Arrow of God: Commentary

Added by Melissa Culross

Arrow of God, the second of Achebe's novels of colonialism, takes place in the 1920's after the British have established a presence in Nigeria. The "arrow of god" mentioned in the title is Ezeulu, the chief priest of the god Ulu who is the patron deity of an Ibo village. As chief priest, Ezeulu is responsible for initiating the rituals that structure village life, a postition vested with a great deal of power. In Ezeulu, Achebe presents a study in the loss of power. After his village rejects his advice to avoid war with a neighboring village, Ezeulu finds himself at odds with his own people and praised by the British administrators. The British, seeking a candidate to install as village chieftain, make him an offer, which he refuses. Caught in the middle with no allies, Ezeulu slowly loses his grip on reality and slips into senility. "As in Achebe's other novels," observes Gerald Moore in Seven African Writers, "it is the strong-willed man of tradition who cannot adapt, and who is crushed by virtues in the war between the new, more worldly order, and the old conservative values of an isolated society."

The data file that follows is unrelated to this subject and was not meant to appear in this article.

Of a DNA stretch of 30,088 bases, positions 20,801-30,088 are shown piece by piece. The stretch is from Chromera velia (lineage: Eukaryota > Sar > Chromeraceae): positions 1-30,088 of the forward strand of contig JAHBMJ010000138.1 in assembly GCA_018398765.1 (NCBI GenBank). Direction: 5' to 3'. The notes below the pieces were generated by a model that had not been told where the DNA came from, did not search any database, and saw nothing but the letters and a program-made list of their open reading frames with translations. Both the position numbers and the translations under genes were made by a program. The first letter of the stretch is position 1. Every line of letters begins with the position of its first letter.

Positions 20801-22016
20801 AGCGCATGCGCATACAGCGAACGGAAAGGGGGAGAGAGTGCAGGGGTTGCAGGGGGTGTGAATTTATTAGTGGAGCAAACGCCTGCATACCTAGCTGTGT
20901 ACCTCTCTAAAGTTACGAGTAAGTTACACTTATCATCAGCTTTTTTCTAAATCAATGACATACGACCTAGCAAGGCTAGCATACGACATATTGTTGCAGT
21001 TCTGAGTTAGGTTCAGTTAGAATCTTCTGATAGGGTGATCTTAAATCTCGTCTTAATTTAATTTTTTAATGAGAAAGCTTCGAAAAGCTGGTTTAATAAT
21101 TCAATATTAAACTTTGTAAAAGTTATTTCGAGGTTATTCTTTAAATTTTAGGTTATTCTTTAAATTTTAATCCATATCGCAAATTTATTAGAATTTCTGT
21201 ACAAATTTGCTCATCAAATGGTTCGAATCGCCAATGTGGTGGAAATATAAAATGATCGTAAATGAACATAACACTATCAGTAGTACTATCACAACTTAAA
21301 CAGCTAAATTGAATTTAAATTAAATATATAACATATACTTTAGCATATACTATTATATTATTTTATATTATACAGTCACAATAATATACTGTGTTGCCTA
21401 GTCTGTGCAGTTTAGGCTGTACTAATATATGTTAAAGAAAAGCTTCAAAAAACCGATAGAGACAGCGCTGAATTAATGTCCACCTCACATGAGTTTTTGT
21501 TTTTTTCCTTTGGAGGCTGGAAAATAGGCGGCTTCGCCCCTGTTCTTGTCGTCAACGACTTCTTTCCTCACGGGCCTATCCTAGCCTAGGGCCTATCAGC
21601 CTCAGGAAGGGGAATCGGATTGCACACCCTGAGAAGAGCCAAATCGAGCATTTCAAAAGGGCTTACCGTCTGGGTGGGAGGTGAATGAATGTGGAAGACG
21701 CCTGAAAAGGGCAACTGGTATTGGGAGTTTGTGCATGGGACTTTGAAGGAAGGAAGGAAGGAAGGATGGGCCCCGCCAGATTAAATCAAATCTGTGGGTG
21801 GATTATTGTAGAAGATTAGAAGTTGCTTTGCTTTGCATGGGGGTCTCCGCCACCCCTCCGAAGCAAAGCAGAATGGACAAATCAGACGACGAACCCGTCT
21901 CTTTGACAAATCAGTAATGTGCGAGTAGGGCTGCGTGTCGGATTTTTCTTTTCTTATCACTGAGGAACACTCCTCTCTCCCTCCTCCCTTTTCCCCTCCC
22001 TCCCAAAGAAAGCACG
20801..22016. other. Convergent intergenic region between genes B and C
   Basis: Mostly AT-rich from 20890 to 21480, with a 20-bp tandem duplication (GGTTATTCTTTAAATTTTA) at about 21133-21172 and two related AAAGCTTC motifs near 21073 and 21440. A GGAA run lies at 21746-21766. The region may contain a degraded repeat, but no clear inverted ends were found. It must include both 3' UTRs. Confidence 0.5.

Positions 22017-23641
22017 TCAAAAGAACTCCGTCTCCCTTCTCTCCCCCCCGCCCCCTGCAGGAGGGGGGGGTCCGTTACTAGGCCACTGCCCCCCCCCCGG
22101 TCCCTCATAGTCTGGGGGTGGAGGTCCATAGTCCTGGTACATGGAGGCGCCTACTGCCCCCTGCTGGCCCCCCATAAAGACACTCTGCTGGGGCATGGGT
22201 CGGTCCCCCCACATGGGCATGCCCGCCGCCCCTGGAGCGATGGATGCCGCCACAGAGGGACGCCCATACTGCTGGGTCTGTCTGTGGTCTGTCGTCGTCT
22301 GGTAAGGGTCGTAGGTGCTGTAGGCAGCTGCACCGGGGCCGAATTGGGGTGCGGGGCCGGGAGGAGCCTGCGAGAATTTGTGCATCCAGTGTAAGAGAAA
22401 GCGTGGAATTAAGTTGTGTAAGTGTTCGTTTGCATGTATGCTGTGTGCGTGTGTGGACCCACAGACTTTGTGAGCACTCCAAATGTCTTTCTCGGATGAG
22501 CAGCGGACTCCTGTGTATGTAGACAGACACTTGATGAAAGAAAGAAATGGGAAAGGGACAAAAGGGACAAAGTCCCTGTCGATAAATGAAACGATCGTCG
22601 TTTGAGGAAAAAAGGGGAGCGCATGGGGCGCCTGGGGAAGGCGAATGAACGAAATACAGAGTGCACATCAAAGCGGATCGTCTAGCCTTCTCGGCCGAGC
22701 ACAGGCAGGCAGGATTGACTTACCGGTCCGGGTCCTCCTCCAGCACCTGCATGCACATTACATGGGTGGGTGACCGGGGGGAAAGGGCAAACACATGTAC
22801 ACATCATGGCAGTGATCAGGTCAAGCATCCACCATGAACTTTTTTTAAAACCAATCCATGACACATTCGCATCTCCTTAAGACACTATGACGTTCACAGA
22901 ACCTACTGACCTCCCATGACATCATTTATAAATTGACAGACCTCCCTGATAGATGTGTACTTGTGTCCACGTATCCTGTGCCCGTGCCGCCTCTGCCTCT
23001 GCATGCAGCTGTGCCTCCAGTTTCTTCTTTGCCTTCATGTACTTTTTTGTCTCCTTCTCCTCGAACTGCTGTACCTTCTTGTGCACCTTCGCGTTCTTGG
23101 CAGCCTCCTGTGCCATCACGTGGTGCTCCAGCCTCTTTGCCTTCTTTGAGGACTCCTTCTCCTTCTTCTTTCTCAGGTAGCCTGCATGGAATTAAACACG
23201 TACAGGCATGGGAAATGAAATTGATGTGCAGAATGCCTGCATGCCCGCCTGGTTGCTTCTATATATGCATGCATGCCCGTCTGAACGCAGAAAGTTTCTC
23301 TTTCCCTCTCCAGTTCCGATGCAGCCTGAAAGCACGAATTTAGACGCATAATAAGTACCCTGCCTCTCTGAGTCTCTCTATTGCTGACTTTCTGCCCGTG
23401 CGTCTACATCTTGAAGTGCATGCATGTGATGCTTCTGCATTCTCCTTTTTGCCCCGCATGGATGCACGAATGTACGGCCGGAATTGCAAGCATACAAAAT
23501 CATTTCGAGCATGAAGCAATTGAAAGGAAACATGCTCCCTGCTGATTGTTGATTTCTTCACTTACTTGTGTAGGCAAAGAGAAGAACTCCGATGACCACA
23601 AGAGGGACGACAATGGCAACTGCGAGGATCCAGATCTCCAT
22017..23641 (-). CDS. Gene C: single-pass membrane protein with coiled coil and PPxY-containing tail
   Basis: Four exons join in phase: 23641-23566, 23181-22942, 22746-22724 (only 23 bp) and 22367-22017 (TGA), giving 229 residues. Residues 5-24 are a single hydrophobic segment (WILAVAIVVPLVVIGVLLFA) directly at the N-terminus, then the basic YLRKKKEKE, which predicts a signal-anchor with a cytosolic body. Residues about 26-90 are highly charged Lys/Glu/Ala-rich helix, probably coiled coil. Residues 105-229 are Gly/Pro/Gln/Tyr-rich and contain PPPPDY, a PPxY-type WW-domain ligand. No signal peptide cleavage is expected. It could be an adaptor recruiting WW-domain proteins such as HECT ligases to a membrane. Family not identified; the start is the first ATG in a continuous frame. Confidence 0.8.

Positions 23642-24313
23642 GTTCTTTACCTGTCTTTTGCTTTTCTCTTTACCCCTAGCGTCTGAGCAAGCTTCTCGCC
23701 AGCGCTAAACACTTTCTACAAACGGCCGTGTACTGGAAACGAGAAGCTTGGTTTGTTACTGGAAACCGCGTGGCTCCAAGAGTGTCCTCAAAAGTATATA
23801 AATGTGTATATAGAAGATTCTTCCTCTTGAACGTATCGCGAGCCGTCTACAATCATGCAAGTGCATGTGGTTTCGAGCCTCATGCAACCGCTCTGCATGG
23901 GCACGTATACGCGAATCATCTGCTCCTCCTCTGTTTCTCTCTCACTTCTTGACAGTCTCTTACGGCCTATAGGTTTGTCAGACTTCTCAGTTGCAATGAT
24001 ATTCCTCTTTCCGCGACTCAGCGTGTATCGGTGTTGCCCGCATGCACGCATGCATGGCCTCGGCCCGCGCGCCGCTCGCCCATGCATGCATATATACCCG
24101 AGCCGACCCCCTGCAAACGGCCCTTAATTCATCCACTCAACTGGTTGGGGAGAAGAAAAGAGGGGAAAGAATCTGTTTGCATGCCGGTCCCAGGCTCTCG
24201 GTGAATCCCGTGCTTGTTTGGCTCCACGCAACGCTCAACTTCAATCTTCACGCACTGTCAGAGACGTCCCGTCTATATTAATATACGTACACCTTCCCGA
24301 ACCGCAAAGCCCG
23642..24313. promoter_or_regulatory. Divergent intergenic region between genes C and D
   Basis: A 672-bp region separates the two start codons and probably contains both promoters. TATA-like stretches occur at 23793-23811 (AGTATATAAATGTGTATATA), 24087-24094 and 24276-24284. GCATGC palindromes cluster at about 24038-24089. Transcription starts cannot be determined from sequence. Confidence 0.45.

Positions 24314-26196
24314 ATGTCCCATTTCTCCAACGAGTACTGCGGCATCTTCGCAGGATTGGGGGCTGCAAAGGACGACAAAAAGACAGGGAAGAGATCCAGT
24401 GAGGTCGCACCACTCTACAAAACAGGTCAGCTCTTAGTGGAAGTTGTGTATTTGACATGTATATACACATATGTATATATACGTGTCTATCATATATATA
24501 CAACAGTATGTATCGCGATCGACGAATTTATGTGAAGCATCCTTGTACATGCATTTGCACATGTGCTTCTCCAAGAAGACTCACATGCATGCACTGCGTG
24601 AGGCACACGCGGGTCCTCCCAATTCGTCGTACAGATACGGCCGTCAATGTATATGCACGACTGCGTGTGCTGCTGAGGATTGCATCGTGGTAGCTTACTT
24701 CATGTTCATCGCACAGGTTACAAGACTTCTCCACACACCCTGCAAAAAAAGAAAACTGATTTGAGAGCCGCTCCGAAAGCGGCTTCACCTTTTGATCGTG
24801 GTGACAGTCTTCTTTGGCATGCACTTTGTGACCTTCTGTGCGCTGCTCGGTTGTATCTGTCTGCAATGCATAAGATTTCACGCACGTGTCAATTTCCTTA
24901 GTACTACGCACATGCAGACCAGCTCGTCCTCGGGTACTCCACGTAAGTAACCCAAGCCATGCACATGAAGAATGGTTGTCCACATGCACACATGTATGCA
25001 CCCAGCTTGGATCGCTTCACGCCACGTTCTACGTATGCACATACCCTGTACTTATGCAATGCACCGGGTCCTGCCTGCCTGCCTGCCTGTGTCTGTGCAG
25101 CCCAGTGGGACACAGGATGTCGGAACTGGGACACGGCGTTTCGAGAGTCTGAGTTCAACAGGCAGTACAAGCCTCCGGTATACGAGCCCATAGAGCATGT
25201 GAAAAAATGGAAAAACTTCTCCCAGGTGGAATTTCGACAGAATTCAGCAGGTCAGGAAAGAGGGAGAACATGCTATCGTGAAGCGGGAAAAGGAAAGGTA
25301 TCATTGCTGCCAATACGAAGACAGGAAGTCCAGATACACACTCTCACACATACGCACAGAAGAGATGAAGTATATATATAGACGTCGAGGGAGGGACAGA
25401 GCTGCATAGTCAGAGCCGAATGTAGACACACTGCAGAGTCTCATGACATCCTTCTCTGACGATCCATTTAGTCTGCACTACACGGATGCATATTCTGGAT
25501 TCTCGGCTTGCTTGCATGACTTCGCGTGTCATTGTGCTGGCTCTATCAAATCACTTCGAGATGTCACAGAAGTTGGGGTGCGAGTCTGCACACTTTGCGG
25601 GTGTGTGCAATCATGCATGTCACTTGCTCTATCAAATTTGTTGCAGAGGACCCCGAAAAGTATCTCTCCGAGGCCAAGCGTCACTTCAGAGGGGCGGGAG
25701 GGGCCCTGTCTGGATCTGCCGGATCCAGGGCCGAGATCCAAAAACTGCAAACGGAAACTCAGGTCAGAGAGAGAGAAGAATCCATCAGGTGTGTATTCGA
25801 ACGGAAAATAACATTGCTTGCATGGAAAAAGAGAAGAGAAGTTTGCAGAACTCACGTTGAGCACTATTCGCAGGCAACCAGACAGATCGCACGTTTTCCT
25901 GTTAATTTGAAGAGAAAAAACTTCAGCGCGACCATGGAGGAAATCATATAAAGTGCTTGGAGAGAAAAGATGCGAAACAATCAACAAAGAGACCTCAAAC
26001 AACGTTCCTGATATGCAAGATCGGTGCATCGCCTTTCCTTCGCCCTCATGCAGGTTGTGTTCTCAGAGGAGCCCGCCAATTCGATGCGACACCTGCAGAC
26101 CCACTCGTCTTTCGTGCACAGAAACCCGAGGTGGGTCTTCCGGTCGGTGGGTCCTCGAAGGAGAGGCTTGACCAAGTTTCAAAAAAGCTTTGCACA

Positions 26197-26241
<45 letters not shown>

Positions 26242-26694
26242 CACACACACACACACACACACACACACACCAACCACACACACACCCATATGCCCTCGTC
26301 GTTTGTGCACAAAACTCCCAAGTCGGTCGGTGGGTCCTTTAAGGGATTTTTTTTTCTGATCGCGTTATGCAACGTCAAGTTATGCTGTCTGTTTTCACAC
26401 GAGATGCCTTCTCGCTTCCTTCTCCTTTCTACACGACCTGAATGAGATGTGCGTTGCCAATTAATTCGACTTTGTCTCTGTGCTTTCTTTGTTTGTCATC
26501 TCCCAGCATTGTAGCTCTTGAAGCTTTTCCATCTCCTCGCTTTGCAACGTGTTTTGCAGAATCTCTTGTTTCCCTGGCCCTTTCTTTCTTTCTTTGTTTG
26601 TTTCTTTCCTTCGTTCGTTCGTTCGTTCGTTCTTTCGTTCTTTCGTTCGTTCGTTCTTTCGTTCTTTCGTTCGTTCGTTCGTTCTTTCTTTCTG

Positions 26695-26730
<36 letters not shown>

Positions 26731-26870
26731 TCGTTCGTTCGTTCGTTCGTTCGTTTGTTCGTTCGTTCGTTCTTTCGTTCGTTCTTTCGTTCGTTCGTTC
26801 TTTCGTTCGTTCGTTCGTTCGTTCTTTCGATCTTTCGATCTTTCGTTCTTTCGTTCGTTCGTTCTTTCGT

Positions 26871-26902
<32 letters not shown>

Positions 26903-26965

The artistry displayed in Arrow of God has drawn a great deal of attention, adding to the esteem in which the writer is held. Charles Miller comments in a Saturday Review article that Achebe's "approach to the written word is completely unemcumbered with verbiage. He never strives for the exalted phrase, he never once raises his voice; even in the most emotion-charged passages the tone is absolutely unruffled, the control impeccable." Concludes this reviewer, "It is a measure of Achebe's creative gift that he has no need whatever for prose fireworks to light the flame of his intense drama."

[from Contemporary Authors]

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